These possibilities suggest that the proposed database is not only unlikely to improve student safety, but it will introduce many safety risks. In addition to posing the risks outlined above, it will create a permanent record of questionable accuracy that will follow students from school to school––and possibly their entire lives. The overly broad nature of this service, coupled with its risks, means that Florida will engage in a mass surveillance effort that will ultimately provide little benefit and will significantly erode the civil liberties of its residents. No evidence demonstrates that creating a massive digital surveillance infrastructure helps to prevent school violence, but studies do suggest that it may cause students to feel less safe at school. And without safeguards and protections, the state risks building a structure to systematically discriminate against students based on protected statuses.

We also have significant concerns about the security of the information being stored in the database. There have been no proposals for how to secure this extraordinarily sensitive data, and the state does not seem to understand the importance of protecting this type of database from bad actors.

Because of these serious risks, we have asked Florida’s governor to immediately halt the construction of this database and, instead, to create a commission of parents, students, and experts on education, privacy, equity, disability rights, civil rights, and school safety, to determine whether a database would actually help to identify school safety threats without causing undue harm to students.

Read the full letter to Governor DeSantis here, and see a list of resources on school safety and privacy from FPF and other organizations here. In particular, the letter is consistent with the values of the School Safety Principles, ten principles released by 40 organizations earlier this year to protect all students’ privacy, dignity, and right to an equal education, and with FPF’s animated video introduction to school safety and privacy, released in early June.

Signatories: 

  • Access Now
  • ACLU
  • ACLU of Florida
  • The Advocacy Institute
  • American Association of People with Disabilities
  • American Association of School Librarians
  • Autism Society of Florida
  • Autistic Self Advocacy Network
  • Bazelon Center for Mental Health Law
  • The Campaign to Keep Guns off Campus
  • Common Sense Media
  • Council of Parent Attorneys and Advocates
  • Disability Independence Group, Inc
  • Disability Rights Education & Defense Fund
  • Electronic Frontier Foundation
  • Electronic Privacy Information Center
  • Florida Council of Administrators of Special Education
  • Florida League of Women Voters
  • Future of Privacy Forum
  • Intercultural Development Research Association
  • Learning Disabilities Association of America
  • Learning Disabilities Association of Florida
  • Mental Health America
  • Mental Health Association in Indian River County, Florida, a proud affiliate of Mental Health America
  • National Association of Councils on Developmental Disabilities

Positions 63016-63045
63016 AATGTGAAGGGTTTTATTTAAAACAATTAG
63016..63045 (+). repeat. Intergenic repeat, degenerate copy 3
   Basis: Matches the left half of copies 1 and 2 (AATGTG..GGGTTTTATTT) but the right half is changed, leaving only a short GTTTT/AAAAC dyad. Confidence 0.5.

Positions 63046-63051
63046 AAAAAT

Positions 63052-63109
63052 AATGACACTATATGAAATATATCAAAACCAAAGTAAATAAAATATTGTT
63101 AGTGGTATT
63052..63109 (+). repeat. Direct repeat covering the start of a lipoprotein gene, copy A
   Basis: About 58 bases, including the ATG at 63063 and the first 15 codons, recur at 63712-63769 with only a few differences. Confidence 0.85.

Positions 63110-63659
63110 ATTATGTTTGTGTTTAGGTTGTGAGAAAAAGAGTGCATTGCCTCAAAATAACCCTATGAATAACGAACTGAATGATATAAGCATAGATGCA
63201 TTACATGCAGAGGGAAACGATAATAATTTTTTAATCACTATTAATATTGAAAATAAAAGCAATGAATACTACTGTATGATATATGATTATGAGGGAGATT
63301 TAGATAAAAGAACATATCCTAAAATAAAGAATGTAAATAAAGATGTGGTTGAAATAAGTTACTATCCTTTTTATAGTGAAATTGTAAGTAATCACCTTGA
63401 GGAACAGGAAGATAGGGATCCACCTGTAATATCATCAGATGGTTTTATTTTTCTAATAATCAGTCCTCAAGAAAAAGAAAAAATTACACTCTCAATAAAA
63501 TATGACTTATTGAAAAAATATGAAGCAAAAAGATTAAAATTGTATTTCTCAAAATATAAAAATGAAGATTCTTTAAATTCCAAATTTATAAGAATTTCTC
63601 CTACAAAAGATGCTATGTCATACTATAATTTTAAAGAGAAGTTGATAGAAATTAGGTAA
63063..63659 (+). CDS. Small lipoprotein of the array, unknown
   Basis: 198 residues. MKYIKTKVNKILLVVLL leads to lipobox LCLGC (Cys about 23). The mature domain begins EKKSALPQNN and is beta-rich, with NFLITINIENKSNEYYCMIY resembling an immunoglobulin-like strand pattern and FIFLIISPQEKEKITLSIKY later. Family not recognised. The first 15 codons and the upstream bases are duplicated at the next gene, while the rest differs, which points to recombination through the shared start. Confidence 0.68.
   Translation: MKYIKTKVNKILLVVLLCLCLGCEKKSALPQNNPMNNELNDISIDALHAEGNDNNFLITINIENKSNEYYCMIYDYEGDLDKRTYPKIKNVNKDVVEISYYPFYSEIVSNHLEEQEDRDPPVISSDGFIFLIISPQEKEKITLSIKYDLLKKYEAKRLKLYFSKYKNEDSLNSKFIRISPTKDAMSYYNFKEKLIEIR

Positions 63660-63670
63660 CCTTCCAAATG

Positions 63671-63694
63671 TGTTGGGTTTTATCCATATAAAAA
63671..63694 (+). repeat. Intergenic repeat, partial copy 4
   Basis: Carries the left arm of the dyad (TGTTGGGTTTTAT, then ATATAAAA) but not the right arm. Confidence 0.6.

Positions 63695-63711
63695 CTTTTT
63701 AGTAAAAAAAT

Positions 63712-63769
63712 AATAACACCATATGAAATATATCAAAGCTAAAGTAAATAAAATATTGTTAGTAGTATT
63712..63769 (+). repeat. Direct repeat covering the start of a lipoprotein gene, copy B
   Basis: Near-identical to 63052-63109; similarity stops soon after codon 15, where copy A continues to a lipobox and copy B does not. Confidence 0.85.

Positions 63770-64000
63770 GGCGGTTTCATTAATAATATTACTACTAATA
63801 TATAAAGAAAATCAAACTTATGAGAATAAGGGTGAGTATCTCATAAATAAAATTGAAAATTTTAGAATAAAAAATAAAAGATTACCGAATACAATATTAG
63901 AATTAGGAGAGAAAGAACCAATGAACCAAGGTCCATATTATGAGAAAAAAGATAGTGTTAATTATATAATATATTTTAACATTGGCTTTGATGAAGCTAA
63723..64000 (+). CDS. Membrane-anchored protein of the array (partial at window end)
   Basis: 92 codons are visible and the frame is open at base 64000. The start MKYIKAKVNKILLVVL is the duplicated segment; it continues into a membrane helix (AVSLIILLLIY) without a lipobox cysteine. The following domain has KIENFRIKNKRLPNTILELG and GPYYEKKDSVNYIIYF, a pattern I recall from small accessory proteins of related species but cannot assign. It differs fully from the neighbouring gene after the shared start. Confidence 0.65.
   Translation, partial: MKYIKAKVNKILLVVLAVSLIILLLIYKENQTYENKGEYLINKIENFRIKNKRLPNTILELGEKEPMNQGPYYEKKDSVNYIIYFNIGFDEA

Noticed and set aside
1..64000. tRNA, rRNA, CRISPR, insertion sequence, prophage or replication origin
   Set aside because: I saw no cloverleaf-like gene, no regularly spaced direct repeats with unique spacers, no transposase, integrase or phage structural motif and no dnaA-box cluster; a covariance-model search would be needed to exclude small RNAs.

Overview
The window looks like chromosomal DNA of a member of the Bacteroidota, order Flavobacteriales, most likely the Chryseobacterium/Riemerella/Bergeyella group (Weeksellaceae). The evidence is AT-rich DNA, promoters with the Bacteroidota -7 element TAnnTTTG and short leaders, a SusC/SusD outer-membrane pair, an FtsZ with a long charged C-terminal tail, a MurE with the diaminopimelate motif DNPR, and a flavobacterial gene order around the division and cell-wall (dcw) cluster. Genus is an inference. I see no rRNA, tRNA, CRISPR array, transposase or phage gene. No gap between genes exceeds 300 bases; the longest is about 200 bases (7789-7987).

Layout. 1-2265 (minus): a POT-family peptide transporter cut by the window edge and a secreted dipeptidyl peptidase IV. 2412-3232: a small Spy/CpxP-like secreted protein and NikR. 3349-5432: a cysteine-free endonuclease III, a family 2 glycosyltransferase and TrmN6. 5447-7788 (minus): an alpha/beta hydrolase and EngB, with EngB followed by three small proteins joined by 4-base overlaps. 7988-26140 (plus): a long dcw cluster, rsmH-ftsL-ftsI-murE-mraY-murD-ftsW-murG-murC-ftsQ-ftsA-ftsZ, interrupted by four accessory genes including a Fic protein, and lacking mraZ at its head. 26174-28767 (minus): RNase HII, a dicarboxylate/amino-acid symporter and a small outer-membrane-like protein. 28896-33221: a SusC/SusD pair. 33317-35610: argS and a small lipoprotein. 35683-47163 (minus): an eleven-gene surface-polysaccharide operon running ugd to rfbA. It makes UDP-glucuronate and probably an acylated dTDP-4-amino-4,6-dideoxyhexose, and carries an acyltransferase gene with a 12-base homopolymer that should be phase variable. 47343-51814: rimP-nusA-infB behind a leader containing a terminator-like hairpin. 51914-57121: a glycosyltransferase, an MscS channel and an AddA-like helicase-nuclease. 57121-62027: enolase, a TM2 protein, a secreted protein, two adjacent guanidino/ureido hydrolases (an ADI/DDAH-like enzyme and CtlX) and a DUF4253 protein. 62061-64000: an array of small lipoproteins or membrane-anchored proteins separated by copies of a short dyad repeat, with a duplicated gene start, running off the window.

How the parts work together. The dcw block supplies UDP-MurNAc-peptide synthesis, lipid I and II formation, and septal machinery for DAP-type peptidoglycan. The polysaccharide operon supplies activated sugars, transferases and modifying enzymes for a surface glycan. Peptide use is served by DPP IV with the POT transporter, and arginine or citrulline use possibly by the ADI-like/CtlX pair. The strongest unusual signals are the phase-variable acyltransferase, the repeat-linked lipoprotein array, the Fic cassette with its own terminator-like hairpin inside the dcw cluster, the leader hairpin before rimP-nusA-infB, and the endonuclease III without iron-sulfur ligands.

• National Center for Learning Disabilities
  • National Center for Youth Law
  • The National Council on Independent Living
  • National Disability Rights Network
  • Public Advocacy for Kids
  • School Social Work Association of America
  • SPLC Action Fund
  • TASH


Updated July 10, 2019, 1:00pm ET

Statement in Response to Florida Governor DeSantis’ Comment to Press on the Letter

Our organizations want to ensure that our characterization of Florida’s school safety database is accurate. Unfortunately, the governor’s statement does not identify which data will be collected, how it will be used, how people’s data will be protected, and how to ensure students are treated equitably. We welcome the governor’s identification of specific inaccuracies in our letter.

Our letter identified numerous sensitive data categories that state officials considered including in this database, for example whether students have been victims of bullying or harassment due to a protected characteristic such as disability and whether a student was or is in foster care. The governor should immediately publish all categories that have been chosen for inclusion so that parents and students understand which information will be used. This is consistent with Florida’s commitment to open records and transparency and will allow the public to better assess whether those categories should be included in the database. Until that is made public, we must assume that the Education Week reporting is correct and comprehensive and that this database may deter students and their families from seeking the services they need.

The governor should also clarify how the database will be used. His statement says that “access to timely, more accurate information allows law enforcement to respond and intercept possible threats within our schools,” but as we wrote in our letter, providing law enforcement access to “highly sensitive information without a clear, evidence-based rationale for inclusion could be used to stigmatize and blame children who have been victims of bullying or whose only ‘risk’ factor is their disability, and will create a de facto state repository designed to track children based on federally protected characteristics.” Until the governor responds to the specific concerns outlined in our letter, which includes bringing students and parents into the process of creating this database, our organizations will continue to speak out. We expect Florida to implement evidence-based methods to keep students safe, without compromising civil rights or the safety of all students.

Signed*:

  • Access Now
  • ACLU of Florida
  • Bazelon Center for Mental Health Law
  • Council of Parent Attorneys and Advocates
  • Disability Independence Group, Inc
  • Florida League of Women Voters
  • Future of Privacy Forum
  • National Association of Councils on Developmental Disabilities
  • Public Advocacy for Kids
  • Southern Poverty Law Center
  • TASH
  • The Advocacy Institute

 

* Other letter signatories were contacted to join this statement. We are only posting those they have affirmatively said they would like to sign this supplementary statement; therefore, this list will be updated as we receive more responses.